Do not feed or approach wildlife for any reason. Be especially careful to avoid nesting birds on the shoreline. Black bears will typically avoid people, but it is very important to keep your food properly stored. All food, garbage, scented items, and cooking equipment must be stored in a vehicle, metal bear-proof locker, or hung at a minimum 10 feet high and 4 feet out from a pole or tree. Bears can easily open a cooler, even with rocks on the lid.
Hunting is not allowed in the park.
Firearms information: As of Feb. 22, 2010, federal law allows people who can legally possess firearms under federal, Minnesota, and local laws, and who possess a valid state permit to carry, to possess firearms in Voyageurs National Park. The laws of Minnesota prohibit the possession of rifles, shotguns or BB guns in public places, including Voyageurs National Park; federal law does not alter the existing regulatory restrictions on the use and possession of these firearms within the park. In addition, federal law prohibits possession of firearms on tour boats and certain facilities within the park, which are posted with signs at public entrances. For any questions, please contact the Chief Ranger at 218-283-6600.
Jet-skis and similar watercraft are prohibited in the park.
The weather can change rapidly. Please dress for the weather and bring extra layers with you, especially in the spring and fall when conditions for hypothermia are especially present. To prevent Lyme disease from ticks, wear long pants if you are planning to hike in tall grass. Check yourself for ticks after hiking. It is also recommended that you wear bug repellent to help deter mosquitoes. Black flies are sometimes present in the park, particularly in July and August. The best defense against black flies is to wear long sleeves and pants. Filter or treat water before drinking.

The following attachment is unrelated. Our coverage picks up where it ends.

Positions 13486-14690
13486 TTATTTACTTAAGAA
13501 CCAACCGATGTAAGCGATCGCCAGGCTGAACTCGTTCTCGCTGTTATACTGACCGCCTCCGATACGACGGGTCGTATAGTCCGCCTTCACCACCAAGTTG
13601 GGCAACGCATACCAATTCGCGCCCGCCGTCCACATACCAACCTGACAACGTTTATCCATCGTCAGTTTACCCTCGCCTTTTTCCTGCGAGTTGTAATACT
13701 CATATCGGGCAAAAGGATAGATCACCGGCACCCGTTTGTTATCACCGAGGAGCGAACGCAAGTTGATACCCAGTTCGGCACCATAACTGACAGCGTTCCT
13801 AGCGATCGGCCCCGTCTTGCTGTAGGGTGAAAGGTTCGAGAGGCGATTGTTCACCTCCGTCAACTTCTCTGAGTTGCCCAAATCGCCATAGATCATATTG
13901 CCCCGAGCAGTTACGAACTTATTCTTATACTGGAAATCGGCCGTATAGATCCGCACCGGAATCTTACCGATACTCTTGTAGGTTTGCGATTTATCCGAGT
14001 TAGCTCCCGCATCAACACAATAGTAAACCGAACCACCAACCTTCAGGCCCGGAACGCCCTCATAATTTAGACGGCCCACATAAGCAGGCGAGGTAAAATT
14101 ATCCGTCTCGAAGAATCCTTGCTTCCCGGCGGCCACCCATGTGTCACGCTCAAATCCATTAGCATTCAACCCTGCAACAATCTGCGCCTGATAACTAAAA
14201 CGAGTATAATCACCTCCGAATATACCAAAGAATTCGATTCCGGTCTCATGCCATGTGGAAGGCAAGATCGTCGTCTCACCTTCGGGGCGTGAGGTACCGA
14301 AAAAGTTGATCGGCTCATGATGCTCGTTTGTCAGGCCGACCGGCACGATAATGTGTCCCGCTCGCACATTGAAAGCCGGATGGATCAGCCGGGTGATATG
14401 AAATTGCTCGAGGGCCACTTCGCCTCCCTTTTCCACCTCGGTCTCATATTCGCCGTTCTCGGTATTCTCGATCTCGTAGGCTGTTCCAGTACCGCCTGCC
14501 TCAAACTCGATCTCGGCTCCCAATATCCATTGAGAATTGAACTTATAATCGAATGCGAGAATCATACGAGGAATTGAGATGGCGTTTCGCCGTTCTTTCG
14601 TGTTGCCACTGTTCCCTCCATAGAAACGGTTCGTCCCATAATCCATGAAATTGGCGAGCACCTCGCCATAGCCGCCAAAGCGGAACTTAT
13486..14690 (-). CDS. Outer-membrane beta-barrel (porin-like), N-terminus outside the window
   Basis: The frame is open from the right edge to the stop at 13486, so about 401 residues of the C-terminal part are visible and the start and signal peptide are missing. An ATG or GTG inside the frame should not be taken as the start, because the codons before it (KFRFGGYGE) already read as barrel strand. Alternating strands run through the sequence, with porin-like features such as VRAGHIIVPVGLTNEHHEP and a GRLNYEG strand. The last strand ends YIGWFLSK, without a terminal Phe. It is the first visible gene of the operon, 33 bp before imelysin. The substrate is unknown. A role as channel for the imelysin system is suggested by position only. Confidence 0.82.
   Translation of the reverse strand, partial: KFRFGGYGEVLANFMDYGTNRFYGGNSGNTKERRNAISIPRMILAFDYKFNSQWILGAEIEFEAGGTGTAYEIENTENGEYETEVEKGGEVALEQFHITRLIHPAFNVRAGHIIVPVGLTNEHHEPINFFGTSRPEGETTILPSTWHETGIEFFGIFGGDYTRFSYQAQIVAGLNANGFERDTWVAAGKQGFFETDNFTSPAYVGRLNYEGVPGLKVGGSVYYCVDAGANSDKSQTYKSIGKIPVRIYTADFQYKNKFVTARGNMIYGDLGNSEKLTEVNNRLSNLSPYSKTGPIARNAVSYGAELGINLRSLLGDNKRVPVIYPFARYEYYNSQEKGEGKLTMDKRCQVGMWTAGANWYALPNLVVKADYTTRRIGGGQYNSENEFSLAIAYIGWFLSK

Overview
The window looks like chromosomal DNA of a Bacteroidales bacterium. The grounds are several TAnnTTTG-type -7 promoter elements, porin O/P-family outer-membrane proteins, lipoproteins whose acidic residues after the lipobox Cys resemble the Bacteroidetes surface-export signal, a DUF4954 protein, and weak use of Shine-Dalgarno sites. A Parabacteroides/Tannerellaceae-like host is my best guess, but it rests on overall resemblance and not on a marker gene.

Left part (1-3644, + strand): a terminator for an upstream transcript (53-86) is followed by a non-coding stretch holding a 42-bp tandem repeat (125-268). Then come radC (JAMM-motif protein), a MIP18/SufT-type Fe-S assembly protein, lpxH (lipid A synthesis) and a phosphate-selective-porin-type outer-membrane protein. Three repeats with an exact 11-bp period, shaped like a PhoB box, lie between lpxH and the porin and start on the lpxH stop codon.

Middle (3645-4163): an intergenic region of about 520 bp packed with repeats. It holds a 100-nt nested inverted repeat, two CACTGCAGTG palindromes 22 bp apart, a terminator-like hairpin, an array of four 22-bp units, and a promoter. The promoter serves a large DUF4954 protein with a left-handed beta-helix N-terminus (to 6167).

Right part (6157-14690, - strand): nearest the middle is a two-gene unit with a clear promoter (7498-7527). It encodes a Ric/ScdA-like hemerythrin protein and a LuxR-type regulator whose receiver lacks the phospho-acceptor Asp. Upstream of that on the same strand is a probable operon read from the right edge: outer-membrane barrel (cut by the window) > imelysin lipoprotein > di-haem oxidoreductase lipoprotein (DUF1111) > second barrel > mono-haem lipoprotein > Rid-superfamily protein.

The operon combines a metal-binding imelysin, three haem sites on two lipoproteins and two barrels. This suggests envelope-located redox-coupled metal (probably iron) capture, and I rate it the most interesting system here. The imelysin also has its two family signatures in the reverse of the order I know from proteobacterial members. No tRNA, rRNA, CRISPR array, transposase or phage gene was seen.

For the safety of your pet, there are a few important rules to follow. Pets are only allowed in certain areas of the park. These include visitor center parking lots, and the 2-mile Oberholzer Trail adjacent to the Rainy Lake Visitor Center. Pets are also allowed at campsites on the four major lakes of the park (referred to as frontcountry campsites), but not the backcountry campsites of the Kabetogama Peninsula.
Pets must be on a 6-foot leash, under control and attended to at all times. All excrement must be collected and disposed of properly in a trash receptacle. All pets must be vaccinated and possess a valid vaccination tag as required by Koochiching and St. Louis Counties.
Dog teams and dog sleds are permitted on frozen lake surfaces within the park when adequate ice and snow conditions are present. A written Special Use Permit is required for dog teams and dog sleds traveling on designated snowmobile portages. Please contact the park directly to obtain one.
Always know where you are on the water. Check with Canadian and U.S. Customs before crossing the international border. Canadian Customs services are available by water at Portage Bay on Sand Point Lake and by vehicle at the Crane Lake Public Landing and at the International Falls Bridge. If you plan to fish on the Canadian side, you will need a Canadian fishing license. For detailed information, please visit the National Park Service website.
Do you love Voyageurs National Park and wish to support enhanced youth programming, visitor services, environmental protection and wildlife research? Please consider becoming a member of Voyageurs National Park Association today or volunteer at an upcoming event. Thanks for your support.